Arkansas has enacted what appears to be the most stringent ban on abortion in the country in the latest state effort to persuade the U.S. Supreme Court to reverse its nearly 50-year-old decision legalizing the procedure.
Gov. Asa Hutchinson, a Republican, signed into law March 9 the Unborn Child Protection Act, which prohibits all abortions in the state except to save the life of the mother in the case of a medical emergency. Unlike many other state measures, the law includes no starting point in pregnancy or the unborn child’s development at which abortions are banned.
The new law urges the Supreme Court to overturn its 1973 Roe v. Wade decision that invalidated all state prohibitions on abortion, as well as a 1992 opinion that reaffirmed Roe.
The ACLU of Arkansas promised to bring a legal challenge to the ban. “Governor Hutchinson: we’ll see you in court,” Executive Director Holly Dickson said in a written statement.
In recent years, state legislatures with pro-life majorities have passed various bans on abortions early in pregnancy in the hope they will be found acceptable by the Supreme Court and possibly lead to Roe’s demise. The confirmation during the Trump administration of three justices considered to be conservative has given pro-life advocates hope the high court is ready to use a state law as the vehicle to overturn Roe.
Southern Baptist leaders commended the Arkansas government for the new law.
“Protecting vulnerable human beings from violence is the most basic responsibility of the state,” said Russell Moore, president of the Ethics & Religious Liberty Commission, in written comments. “More and more state governments are recognizing this as they move toward justice for preborn children.
“The leaders in Arkansas have done just that, and I am grateful Gov. Hutchinson signed this bill into law. I support these efforts, both as an achievement for the dignity of the preborn in Arkansas and for the shaping of the nation’s conscience.”
J.D. (Sonny) Tucker, executive director of the Arkansas Baptist State Convention, expressed his gratitude to the House of Representatives and Senate, as well as Hutchinson, for a measure “that aims to protect and value the life of the unborn.”
“The churches of the Arkansas Baptist State Convention place exceedingly high value on the worth and dignity of human life regardless of gender, race, age, ethnicity or socioeconomic factors,” Tucker said in written remarks. “Arkansas Baptists believe all children should be loved and protected – both born and unborn. Through the Arkansas Baptist Children’s Home, Crisis Pregnancy Centers, foster care, and local church ministries, Arkansas Baptists continually advocate for the unborn and those born into challenging situations.”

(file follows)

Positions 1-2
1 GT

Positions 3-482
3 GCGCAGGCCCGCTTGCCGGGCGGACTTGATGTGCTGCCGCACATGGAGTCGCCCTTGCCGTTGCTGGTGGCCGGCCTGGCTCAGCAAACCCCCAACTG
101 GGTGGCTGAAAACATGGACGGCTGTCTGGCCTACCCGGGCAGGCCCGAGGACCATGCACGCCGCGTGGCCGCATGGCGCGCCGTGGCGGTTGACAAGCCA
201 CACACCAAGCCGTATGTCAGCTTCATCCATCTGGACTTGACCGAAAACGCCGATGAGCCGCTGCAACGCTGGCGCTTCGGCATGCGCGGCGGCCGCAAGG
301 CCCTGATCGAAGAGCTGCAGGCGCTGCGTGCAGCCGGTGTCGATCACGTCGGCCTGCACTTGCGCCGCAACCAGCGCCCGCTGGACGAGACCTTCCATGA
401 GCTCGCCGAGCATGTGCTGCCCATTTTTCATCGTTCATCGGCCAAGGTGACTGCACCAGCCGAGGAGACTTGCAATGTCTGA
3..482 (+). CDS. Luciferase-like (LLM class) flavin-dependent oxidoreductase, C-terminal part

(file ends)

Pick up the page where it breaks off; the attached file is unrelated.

In a written statement, Hutchinson said he would have preferred the bill include exceptions for rape and incest, but he signed it “because of overwhelming legislative support and my sincere and long-held pro-life convictions.”
The House of Representatives approved the measure by a 76-19 vote March 3 after the Senate voted 27-7 for it Feb. 22.
The new Arkansas law bans both surgical and medical/chemical abortions. The measure does not penalize a woman who has an abortion, but calls for a fine of as much as $100,000 or a prison sentence of as many as 10 years for a person providing the procedure.
Arkansas’ law is similar to a 2019 ban enacted in Alabama, which also prohibits abortions without a starting point in pregnancy. Alabama’s law, however, permits an exception for a “severe health risk” to the mother. A federal judge has blocked enforcement of the Alabama measure.
Some states have enacted laws to prohibit abortion after a fetal heartbeat can be detected, which could occur as early as six weeks into pregnancy. Arkansas previously had approved a fetal heartbeat ban that requires an unborn child to be at least 12 weeks’ gestation to be protected, according to the National Right to Life Committee. Georgia, Iowa, Kentucky, Louisiana, Mississippi, North Dakota, Ohio, South Carolina and Tennessee have passed heartbeat laws without starting times for the bans.
Missouri has enacted an abortion ban that begins at eight weeks’ gestation, while other states have passed prohibitions on abortions at 15, 18 or 20 weeks’ gestation.
The Supreme Court has been considering since September whether to rule on Mississippi’s 15-week ban on abortions but has yet to announce its intentions.
(EDITOR’S NOTE – Tom Strode is Washington bureau chief for Baptist Press.)